Should Apple Cede its “Gatekeeper” Role?
The author bases his case on one Mark Fiore , Pulitzer Prize-winning cartoonist. Fiore’s cartoon was rejected for “ridiculing public figures” (in violation of Section 3.3.14 from the iPhone Developer Program License Agreement). The fact that Apple reversed itself after the public outcry is immaterial. Because Apple hasn’t published a “clear set of guidelines” about what’s permissible inside the App store, critics feel the Fiore decision is arbitrary, and portends greater disaster.
Wired points to an article  from the Columbia Journalism Review, which claims the press is “ceding gatekeeper status.” The author gives Apple an ultimatum—either allow full freedom of the press (i.e. relinquish “gatekeeper status"), or the press should yank their apps in protest. This threat is based on the questionable premise that Apple needs the press, rather than vice-versa. The press should act while they still have “leverage over Apple.” Even Wired disagrees with this, arguing that Apple should merely “come clean” with its App guidelines.
I agree that Apple ought to publish its App guidelines. Third-party developers spend hundreds (if not thousands) of dollars creating Apps, and arbitrary rejection means a straight loss. But Apple is not required to (nor should they be). As Wired points out  in a separate piece, “From a legal perspective, Apple can do whatever it wants with the content in its App Store. Apple is not government, and thus it is not governed by the First Amendment.”
Apple’s primary concern is quality control, and even her detractors admit that the App store is rock solid. I don’t think that Apple should reject politically-sensitive material, but if they feel that controversy will hurt their bottom line, it is their right to avoid it. Legally, Apple can arbitrarily reject any App for any reason. I touched on this issue briefly in my review  of new mobile web browsers, whereby Apple suddenly approved Apps with “duplicate functionality” (seemingly reversing itself).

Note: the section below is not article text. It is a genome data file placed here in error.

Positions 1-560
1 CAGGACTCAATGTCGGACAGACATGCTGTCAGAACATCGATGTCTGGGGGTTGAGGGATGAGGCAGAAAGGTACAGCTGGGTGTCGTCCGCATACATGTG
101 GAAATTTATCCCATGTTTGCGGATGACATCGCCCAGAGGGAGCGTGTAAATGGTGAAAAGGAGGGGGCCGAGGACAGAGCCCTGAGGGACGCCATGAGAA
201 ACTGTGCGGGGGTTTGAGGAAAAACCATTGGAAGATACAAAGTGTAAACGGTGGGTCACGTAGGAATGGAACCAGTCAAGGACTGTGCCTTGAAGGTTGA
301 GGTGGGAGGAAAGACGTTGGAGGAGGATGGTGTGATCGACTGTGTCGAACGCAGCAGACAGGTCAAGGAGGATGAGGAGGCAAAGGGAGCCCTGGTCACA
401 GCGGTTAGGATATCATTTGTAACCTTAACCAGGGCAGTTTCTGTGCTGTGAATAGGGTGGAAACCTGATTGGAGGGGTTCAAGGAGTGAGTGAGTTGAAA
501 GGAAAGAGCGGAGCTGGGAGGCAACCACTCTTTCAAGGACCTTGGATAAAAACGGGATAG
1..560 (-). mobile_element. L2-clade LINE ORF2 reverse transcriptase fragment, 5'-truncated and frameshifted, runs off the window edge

The media shouldn’t assume that Apple needs them. Amidst the media’s fawning coverage of the iPad, many portrayed it as the "savior" of journalism . Major publications like the Wall Street Journal promptly announced iPad-only editions. The assumption is that these publications are vital to the platform’s success. But the iPad is a multimedia device, and the ability to read newspapers is only a small facet. Ask yourself this: who’s on-the-hook if the media’s iPad gambit fails? The media? Or Apple?
Dow Jones charges $18 a month  for its WSJ iPad edition. Or for $10.76 per month , you can subscribe to the standard print and online editions (together). Presumably, you could access the online edition with the iPad’s browser. So to summarize: you could pay $18 a month for the special iPad edition, or pay $10.76 for both the print and online editions. And the media thinks that Apple is dependent on them?
I’m skeptical that readers will shell out $18 for an iPad subscription—especially when there’re cheaper options. Along with the standard online edition, there’s the free Wall Street Journal app. The App (seen to the right) might not resemble the look of a newspaper, but that’s the point—print and online are not the same, and publishers are bound to learn this the hard way. What about e-readers you say? E-readers recreate the look and feel of books. But news is meant for quick consumption. The format and method of delivery for these shorter articles is relatively unimportant.
The media needs to take a deep breath. Apple doesn’t need them. But the media (or some publications, at least) seems very dependant upon the iPad to “save” journalism.